Manchester Arena: Martyn Hett's mother says 'stakes are too high' to delay new law

·4-min read

The "stakes are too high" for the government to delay legislation that would force crowded venues to take security seriously, the mother of a victim of the Manchester bombing has said.

Figen Murray proposed Martyn's Law, after her son Martyn Hett was killed when Salman Abedi detonated a suicide bomb in the City Room foyer in May 2017, along with 21 others.

She successfully campaigned for airport-style security checks to be mandatory at major sporting and entertainment venues under the law, with the government committing to consult on such legislation earlier this year.

Mrs Murray told the inquiry into the bombing this had been shelved due to the coronavirus outbreak, but that the law is needed more than ever after recent attacks in France and Austria.

"The stakes are now pretty high with the terror level lifted to 'severe' and I would really like the government to get on with the consultation and not delay it any further," she said.

"It is just too important to keep the nation safe. Once we are out of COVID-19 we don't know what is going to happen. The stakes are too high."

Mrs Murray said she had 25-minute phone call with home secretary Priti Patel who "expressed her support" but did not explain how the law could be implemented more quickly.

Mrs Murray raised the prospect of increasing radicalisation during lockdown and added: "The government has accepted there is a gap in the risk management of crowded places and supported Martyn's Law.

"They have the intention to launch consultation but COVID got in the way.

"For me, to wait for the consultation to happen is just not feasible.

"If something happens, if we get an attack - I want to almost say when - and the government hasn't acted, and they have accepted there are gaps, and someone is killed, the families of people who die may ask, 'Why hasn't something been done when it was pointed out?' What else can I say really?"

Mrs Murray, whose husband Stuart is a GP, had her attention drawn to the gap in provision when she went to a concert at a theatre in Manchester, 18 months after the attack, and no one searched her bag.

"I cried at one point because we had come up here and sat down and no one checked us. I felt foolish for assuming that security in public areas is a common thing and was shocked that it wasn't," she said.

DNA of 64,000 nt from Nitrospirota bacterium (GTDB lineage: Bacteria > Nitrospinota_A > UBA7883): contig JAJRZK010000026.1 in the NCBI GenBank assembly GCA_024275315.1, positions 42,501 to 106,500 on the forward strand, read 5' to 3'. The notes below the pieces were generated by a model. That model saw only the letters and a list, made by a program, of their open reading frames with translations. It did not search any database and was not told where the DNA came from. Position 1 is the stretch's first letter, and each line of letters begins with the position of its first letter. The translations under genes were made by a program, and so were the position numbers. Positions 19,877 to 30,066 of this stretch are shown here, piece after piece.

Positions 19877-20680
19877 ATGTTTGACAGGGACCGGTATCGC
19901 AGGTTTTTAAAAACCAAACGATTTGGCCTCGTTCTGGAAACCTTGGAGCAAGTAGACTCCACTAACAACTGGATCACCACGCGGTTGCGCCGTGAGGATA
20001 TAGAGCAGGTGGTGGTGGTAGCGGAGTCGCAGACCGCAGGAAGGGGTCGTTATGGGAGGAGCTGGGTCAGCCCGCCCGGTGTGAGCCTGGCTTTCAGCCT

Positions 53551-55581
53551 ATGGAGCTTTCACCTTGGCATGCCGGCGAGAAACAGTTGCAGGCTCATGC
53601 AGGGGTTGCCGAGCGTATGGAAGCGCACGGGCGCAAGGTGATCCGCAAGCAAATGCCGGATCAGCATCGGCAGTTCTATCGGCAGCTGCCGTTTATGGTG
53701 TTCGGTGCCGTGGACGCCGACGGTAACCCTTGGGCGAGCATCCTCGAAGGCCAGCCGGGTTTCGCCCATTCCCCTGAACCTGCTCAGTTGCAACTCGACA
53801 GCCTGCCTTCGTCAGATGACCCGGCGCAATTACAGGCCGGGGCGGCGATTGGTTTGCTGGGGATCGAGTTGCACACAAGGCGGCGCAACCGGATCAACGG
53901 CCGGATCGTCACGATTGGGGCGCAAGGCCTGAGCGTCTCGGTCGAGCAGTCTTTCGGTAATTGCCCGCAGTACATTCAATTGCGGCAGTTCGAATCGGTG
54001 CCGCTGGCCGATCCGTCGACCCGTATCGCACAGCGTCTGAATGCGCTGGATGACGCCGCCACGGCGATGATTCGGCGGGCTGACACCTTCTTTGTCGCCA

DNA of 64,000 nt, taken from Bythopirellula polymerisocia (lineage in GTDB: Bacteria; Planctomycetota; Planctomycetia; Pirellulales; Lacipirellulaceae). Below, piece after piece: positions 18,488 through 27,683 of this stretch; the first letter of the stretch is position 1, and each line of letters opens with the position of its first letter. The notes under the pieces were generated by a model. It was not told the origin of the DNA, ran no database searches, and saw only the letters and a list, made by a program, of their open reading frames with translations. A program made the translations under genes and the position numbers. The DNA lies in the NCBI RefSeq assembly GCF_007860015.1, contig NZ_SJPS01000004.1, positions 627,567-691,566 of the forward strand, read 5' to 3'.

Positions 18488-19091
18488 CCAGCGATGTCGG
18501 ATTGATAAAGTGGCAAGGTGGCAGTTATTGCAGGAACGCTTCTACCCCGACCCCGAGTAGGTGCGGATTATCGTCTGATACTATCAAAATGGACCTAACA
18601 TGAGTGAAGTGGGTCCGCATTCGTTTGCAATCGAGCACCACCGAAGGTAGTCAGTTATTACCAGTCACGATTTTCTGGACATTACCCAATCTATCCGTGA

The inquiry heard there are over 650,000 "crowded places" from entertainment venues to markets and bus stations.

Martyn's Law is designed to make counter-terrorism training freely available, to make sure there are vulnerability assessments of crowded spaces, and to ensure measures are put in place to mitigate any risks.

"That means putting in place basic security procedures so that every venue and public space has a plan.

"Of course, what this would look like will be dependent on the venue and the circumstances," Mrs Murray said.

"It seems absurd to me that we have legislation that sets out how many toilets a venue must have and how food must be prepared, but nothing that holds those same venues responsible for having basic security in place."

She added: "I hope the general public can enjoy a future night at the theatre, concerts, gigs, sports events, or a big event any kind in knowledge they and their loved ones are as safe as possible from terrorist attack.

"While nothing can stop all attacks, a law would make sure prohibited items were not brought into an area where large numbers of people gather."

A Home Office spokesperson said: "We remain absolutely committed to delivering a Protect Duty as soon as possible to prevent more families losing loved ones in senseless attacks.

"We have temporarily paused the launch of the consultation in light of the coronavirus outbreak as it is vitally important that businesses are able to meaningfully contribute to the process to ensure we get this right."

In the aftermath of the attack, Mrs Murray had a meeting with John Sharkey, executive vice president for SMG's European operations, as she sought answers to why her son had died.

"He basically explained that the particular area I now know is called the City Room had nothing to do with SMG," Mrs Murray said.

Mr Sharkey apparently described it as a "no-man's land, a short-cut, a thoroughfare for people to cut through" used by car park users and rail passengers as well as arena visitors.